There is an issue I’ve been running into that has to do with the active bus pullups. The pullups are switched on by CCLK (first clock phase), and the pulldowns are normally changed on the CP1 edge (second clock phase). However this is done using a dynamic latch, so if the clock slows down too much, the latch will change state, causing both pullup and pulldown to be turned on at the same time. Here’s an example circuit:

PullupIssue

 

The circled node is the storage node of the dynamic latch. If CP1 is off for too long, then this node can discharge, going from a ‘1’ to a ‘0’.  When that happens, the output goes high and drives a ‘1’ into the pulldown transistor when CCLK goes high. CCLK turns on the pullup at the same time. As you can see in the diagram, I’ve added a small resistor in between both transistors to limit the current.

This resistor, although it protects the transistors, also limits the maximum clock speed by limiting how fast the bus capacitance can charge up.

I’ll be experimenting with some alternative ways of protecting the transistors without slowing down the bus too much.

 

MOnSter 6502 Bringup Status

MOnSter 6502 1 Comment

Wow, Maker Faire was totally nuts! Lots of people came by to check out the MOnSter 6502 and I had some interesting conversations with people. After taking a few days to recover, I dug back into the bringup and validation process.

The MOnSter 6502 now passes my basic validation test suite. I discovered two problems.

It was not booting consistently, and kept getting stuck in a bad state where the ‘1’ bit would run off the end of the instruction sequencer, or it would get stuck in a loop running the same (wrong) instruction over and over again. The RESG latch also was stuck on.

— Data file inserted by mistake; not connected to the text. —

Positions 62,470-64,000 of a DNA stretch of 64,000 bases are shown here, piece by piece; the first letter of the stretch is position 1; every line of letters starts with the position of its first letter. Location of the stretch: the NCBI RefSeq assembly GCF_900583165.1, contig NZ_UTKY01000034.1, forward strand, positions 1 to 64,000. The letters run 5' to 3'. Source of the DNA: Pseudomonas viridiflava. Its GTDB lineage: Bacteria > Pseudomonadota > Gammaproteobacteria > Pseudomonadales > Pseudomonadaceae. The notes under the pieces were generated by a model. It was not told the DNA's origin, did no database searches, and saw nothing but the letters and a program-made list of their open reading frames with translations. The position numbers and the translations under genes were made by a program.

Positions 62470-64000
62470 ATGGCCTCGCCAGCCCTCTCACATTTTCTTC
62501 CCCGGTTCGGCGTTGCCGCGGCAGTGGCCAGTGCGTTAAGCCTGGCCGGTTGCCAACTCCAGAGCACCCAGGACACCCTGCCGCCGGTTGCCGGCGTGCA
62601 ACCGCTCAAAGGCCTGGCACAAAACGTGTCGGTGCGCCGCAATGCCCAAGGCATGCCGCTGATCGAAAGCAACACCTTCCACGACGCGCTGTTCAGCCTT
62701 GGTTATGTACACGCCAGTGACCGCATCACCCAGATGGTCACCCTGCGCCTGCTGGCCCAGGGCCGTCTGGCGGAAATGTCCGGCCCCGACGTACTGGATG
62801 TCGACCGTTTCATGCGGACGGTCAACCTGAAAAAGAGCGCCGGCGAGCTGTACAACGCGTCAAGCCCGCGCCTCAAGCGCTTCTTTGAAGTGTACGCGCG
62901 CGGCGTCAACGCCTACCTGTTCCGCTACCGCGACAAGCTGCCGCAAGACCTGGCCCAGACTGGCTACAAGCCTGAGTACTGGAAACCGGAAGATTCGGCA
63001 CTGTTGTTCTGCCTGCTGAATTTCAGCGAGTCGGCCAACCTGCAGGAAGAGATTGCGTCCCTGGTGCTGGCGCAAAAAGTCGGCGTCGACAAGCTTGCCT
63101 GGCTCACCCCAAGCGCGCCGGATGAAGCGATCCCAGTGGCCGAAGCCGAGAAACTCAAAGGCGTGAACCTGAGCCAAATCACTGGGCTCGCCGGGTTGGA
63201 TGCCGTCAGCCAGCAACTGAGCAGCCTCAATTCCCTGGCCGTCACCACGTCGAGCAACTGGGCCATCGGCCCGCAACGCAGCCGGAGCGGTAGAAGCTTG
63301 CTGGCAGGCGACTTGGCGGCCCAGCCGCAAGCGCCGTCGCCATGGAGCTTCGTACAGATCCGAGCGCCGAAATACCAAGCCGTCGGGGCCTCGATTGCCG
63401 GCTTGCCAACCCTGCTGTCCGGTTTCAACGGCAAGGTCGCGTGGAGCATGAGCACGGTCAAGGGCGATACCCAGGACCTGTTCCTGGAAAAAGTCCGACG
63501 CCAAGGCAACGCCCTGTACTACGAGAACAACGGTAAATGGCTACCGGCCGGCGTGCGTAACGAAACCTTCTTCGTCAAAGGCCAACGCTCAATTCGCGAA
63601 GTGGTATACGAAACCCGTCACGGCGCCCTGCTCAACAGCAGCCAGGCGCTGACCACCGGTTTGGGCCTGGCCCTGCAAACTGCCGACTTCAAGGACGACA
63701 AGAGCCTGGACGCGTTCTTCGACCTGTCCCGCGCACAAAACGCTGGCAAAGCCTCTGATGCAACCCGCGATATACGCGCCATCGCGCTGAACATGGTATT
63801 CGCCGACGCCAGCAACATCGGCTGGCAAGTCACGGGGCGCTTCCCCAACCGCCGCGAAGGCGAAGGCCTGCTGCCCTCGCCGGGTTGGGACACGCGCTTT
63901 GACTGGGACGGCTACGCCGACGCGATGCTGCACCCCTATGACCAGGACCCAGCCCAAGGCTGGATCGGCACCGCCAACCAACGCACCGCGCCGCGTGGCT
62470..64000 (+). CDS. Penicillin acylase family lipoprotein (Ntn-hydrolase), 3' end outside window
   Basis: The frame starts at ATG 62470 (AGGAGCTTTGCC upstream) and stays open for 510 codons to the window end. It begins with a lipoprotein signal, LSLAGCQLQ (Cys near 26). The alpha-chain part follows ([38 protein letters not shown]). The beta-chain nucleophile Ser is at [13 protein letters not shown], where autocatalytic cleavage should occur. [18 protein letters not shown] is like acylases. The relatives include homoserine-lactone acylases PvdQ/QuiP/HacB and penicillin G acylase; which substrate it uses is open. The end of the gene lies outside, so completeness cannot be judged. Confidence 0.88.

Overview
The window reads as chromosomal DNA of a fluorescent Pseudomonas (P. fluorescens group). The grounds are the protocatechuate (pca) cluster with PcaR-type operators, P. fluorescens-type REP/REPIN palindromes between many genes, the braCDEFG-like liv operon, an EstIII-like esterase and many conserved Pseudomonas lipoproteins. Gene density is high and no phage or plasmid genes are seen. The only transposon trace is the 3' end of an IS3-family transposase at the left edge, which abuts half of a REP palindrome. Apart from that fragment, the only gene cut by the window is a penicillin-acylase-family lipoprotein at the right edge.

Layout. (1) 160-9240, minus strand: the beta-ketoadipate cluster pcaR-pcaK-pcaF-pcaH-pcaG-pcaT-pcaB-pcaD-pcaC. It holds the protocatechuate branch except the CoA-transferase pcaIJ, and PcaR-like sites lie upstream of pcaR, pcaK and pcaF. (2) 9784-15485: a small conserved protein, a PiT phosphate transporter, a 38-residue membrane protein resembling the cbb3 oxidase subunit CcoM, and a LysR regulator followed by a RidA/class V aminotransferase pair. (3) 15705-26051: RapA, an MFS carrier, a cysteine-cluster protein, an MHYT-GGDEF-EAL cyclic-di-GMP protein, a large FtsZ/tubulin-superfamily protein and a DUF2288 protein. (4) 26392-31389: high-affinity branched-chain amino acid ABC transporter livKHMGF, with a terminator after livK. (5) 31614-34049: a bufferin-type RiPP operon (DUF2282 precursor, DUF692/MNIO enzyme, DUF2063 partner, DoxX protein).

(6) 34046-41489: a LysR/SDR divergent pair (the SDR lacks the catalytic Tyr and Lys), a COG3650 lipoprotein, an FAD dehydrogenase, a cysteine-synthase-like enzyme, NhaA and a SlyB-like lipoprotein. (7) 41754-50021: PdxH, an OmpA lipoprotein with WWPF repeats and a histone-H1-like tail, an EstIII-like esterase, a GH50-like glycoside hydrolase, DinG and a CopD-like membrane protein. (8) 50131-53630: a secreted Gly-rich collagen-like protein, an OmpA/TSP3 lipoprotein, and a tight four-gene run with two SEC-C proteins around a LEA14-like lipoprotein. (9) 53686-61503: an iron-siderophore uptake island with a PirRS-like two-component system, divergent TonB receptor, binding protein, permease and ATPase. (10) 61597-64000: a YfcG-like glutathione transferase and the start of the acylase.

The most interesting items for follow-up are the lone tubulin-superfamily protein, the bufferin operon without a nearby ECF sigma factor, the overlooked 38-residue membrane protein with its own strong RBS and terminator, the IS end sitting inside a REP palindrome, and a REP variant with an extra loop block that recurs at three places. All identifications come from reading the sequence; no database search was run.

When RESET goes low, it turns on RESG. This forces the BRK instruction (which is meant to trigger a software interrupt) into the predecode IR (instruction register) by deasserting D1x1, sets the vector address to the reset vector (instead of the IRQ vector, as BRK normally does), and prevents BRK from writing to the stack so it can’t push the program counter and status bits. When BRK is done, it clears the RESG latch. This is a very clever hack that the original designers used so they could avoid having to run a reset line all over the chip.

Oddly, even when RESG was set (I could tell by a convenient LED), the contents of the IR were not all ‘0’ (again, according to convenient LEDs). Turns out the quad FET array devices used in the IR had some leads that were not soldered down correctly. Fixing that solved the problem.

After trying to run the validation suite again, it started failing the cycle-by-cycle validation on the first time an actual BRK instruction was supposed to be executed. BRK saves the least significant byte of the program counter the most significant byte, and finally the contents of the status register to the stack (with the B bit set so your interrupt service routine can tell the difference between BRK and a hardware IRQ). In this case, it was writing the most significant byte and the status register to the wrong locations in memory.

So I hard-wired the PHA (PusH Accumulator) instruction onto the data bus so I could observe a very simple instruction write to the stack. The value was written correctly, but instead of decrementing the stack pointer by 1, it subtracted 18! PHA decrements the SP by loading it onto the ADL bus and setting the ALU to add with the B input hold register connected to ADL and the A input hold register connected to the special bus. The idea is that by adding $FF you decrease the value by one. This only works if nothing else is driving the special bus except for the precharge pullup MOSFETs. It’s another clever hack from the original 6502 designers. In my case, instead of seeing $FF, the ALU was latching $EE! I tried adding a small amount of capacitance from special bus lines 0 and 4 to ground to keep the voltage up from the precharge cycle, and PHA then worked correctly. I ended up adding capacitors to all the bus lines just in case.

After those fixes my basic validation test suite passed without any further issues.

The next step is to run a more complete set of validation tests, and then BASIC!